Sexual Harassment in the Workplace consultation: the government’s response
The government released its response to the consultation on Sexual Harassment in the Workplace on 21 July 2021.
At the forefront of that response was a pledge to provide “further protections to employees who are victims of sexual harassment in the workplace, whilst also furnishing employers with the motivation and support to put practises and policies in place which respond to the needs of their organisation”. Notably, the response also proposed introducing explicit protection against third-party sexual harassment.
The consultation was a two-stage process running from July – October 2019, which included a technical consultation and a public questionnaire. Of the 4,215 responses to the public questionnaire, 62% of respondents were female, 19% male, 0.2% non-binary or gender fluid and 19% did not specify. Notably, 54% said they had experienced harassment at work.
The response acknowledged that cultural and societal change is also needed to put an end to sexual harassment in the workplace, but it sought to set out some of the legal framework that it deemed necessary to support this.
Protections against third-party harassment
As a result of the consultation, the government has confirmed that it intends to introduce a duty on employers to prevent sexual harassment. This is hoped to encourage employers to take proactive steps in ensuring a safe workplace and the proposal was heavily supported in the responses to the consultation.
The government also confirmed that it would introduce explicit protections from third-party harassment. Previously, under the Equality Act 2010, employers were liable for third-party harassment where they had:
- failed to take such steps as would have been reasonably practicable to prevent it; and
- knew that the employee had been harassed in the course of their employment on at least two other occasions by a third party (regardless of whether it was the same third party on each occasion).
However, these provisions were repealed in October 2013.
The removal of the third-party harassment provisions in 2013 was controversial at the time and, remains so, particularly in light of the third-party sexual harassment at work uncovered by the #MeToo movement. The Equality and Human Rights Commission (EHRC) and the Women and Equalities Select Committee have both repeatedly called for third-party harassment provisions to be reinstated and the government’s latest response appears to indicate that this will now happen. It remains unclear what form the new provisions will take.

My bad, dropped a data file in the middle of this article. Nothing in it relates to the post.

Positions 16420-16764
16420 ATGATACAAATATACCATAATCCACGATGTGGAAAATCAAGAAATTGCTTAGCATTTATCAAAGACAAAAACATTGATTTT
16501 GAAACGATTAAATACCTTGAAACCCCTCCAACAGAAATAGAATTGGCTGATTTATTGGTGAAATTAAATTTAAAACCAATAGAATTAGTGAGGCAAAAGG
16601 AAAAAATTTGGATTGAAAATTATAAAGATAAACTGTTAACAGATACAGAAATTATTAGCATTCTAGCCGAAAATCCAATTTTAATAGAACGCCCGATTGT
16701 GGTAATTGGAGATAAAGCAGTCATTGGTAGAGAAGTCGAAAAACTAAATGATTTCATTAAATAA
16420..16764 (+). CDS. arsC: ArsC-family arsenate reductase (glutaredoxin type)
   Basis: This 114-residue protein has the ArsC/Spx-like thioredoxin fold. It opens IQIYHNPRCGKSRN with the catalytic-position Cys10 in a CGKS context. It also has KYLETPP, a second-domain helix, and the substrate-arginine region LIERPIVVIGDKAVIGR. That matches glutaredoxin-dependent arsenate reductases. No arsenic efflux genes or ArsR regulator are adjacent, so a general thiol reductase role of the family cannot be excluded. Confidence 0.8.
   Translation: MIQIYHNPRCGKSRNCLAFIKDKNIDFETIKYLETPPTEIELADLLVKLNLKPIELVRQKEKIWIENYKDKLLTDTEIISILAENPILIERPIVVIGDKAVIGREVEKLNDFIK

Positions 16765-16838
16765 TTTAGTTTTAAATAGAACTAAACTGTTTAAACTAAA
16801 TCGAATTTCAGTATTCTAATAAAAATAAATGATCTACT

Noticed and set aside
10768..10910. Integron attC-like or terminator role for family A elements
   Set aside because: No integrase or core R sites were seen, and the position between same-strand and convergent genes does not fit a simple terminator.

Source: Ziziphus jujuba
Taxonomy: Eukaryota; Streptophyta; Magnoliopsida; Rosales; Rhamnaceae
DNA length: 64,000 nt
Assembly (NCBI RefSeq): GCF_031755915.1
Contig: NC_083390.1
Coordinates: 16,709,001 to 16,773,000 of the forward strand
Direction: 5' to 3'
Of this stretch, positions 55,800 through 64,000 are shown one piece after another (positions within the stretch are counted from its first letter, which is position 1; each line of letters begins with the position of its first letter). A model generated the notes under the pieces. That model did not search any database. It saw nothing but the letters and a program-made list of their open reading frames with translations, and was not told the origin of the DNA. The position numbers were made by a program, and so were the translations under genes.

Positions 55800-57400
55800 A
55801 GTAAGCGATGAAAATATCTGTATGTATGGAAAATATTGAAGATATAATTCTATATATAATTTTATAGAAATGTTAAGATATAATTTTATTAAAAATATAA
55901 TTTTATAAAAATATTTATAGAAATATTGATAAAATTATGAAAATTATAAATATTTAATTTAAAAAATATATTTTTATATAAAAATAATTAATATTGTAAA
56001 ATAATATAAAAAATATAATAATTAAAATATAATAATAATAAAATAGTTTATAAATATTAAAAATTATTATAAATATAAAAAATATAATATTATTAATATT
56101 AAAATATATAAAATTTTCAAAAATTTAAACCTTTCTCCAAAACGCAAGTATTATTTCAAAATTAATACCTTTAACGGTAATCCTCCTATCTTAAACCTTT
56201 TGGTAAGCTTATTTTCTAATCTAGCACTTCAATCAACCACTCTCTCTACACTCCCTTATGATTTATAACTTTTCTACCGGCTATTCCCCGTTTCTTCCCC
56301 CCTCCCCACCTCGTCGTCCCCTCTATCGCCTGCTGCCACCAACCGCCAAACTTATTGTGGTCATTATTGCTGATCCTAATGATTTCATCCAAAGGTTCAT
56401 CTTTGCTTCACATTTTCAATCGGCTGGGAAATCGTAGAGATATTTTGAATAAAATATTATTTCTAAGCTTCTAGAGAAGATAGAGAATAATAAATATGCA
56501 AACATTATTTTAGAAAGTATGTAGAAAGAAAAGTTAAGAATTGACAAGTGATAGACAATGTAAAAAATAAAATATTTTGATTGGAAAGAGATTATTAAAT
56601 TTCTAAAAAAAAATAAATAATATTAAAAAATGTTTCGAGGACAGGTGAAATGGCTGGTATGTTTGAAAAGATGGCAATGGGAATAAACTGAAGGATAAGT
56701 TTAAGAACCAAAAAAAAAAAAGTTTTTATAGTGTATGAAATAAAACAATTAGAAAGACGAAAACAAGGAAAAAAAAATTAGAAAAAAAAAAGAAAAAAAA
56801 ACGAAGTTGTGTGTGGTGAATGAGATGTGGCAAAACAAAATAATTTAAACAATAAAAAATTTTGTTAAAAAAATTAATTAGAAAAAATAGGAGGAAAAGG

Whilst the exact form of any new third-party harassment provisions has not been confirmed, the government has indicated that there is likely to be a defence available to employers where third-party sexual harassment in the workplace has occurred. This is likely to be that the employer has taken “all reasonable steps” to prevent the harassment or similar. The “all reasonable steps” defence is a defence already available to employers in relation to whether they should be held liable for the acts of their employees and many respondents to the consultation agreed that a similar defence would be appropriate.
To assist employers in taking a pro-active approach and understanding whether they are taking “all reasonable steps” to prevent harassment, the government has confirmed its support of EHRC in developing a statutory code of practice in this area. It has also confirmed that, to compliment that new code, it will also produce accessible guidance for employers bringing together employers and academics in the field to set out practical steps that employers can take.
Other proposed changes
The consultation had also been intended to consider whether protections under the Equality Act 2010 should be extended to volunteers and interns. However, the government have decided not to take this any further on the basis that extending them to the former could result in “undesirable consequences” and the latter would likely already be protected.
The response also states that the government will now consider whether the ordinary three-month time limit for bringing sexual harassment at work claims under the Equality Act 2010 should be extended to six months. If the government ultimately decides to proceed with this, it has indicated that the extension to the time limit would likely apply for all Equality Act claims to avoid any confusion caused by having different time limits for different claims.
For the time being, the law in this area remains unchanged, until these changes have been legislated for. The government has stated that these legislative changes will be introduced “as soon as parliamentary time allows”. Employers therefore need to be mindful that these changes are coming and to keep an eye out for exactly how any positive duties on them will be implemented in due course.
Our Employment team is able to advise on all matters relating to sexual harassment at work and will be happy to get you up to speed on your obligations when the legislative changes take effect in due course.
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